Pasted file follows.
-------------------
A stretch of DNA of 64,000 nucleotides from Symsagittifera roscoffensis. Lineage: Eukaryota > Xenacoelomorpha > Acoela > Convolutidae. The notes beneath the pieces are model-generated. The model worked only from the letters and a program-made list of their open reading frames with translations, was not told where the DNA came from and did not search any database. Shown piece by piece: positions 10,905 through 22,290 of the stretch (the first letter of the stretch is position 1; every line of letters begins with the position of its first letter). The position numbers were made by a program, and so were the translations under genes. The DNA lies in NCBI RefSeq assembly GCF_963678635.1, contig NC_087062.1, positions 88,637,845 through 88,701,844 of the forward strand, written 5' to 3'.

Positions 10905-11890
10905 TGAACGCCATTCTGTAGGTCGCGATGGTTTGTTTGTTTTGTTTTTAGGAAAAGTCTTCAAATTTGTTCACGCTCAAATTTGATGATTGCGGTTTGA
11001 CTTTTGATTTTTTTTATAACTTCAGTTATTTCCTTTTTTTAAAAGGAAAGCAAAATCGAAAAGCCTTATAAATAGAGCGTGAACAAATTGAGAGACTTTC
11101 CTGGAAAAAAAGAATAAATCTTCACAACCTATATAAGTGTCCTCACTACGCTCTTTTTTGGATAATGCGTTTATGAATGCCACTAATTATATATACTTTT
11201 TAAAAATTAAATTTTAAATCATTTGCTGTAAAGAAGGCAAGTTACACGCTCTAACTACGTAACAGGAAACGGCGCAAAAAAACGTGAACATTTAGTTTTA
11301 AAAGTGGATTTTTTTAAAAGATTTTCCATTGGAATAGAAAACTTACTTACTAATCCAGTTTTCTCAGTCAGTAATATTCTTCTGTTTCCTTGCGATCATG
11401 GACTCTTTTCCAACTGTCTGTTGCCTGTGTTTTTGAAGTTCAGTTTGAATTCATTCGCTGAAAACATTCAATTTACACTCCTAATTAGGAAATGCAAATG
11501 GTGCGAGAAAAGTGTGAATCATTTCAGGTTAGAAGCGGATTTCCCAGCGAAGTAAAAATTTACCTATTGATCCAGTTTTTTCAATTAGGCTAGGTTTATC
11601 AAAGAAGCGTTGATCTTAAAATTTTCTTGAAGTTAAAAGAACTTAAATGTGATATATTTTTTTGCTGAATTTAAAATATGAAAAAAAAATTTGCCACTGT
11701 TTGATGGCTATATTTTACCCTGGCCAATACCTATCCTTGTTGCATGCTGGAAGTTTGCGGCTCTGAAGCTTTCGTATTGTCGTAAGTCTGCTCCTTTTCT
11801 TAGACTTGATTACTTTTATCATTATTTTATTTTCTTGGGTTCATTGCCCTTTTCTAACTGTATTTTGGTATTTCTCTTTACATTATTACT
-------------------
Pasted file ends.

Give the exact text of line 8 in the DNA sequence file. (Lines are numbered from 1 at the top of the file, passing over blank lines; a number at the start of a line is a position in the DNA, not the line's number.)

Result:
11401 GACTCTTTTCCAACTGTCTGTTGCCTGTGTTTTTGAAGTTCAGTTTGAATTCATTCGCTGAAAACATTCAATTTACACTCCTAATTAGGAAATGCAAATG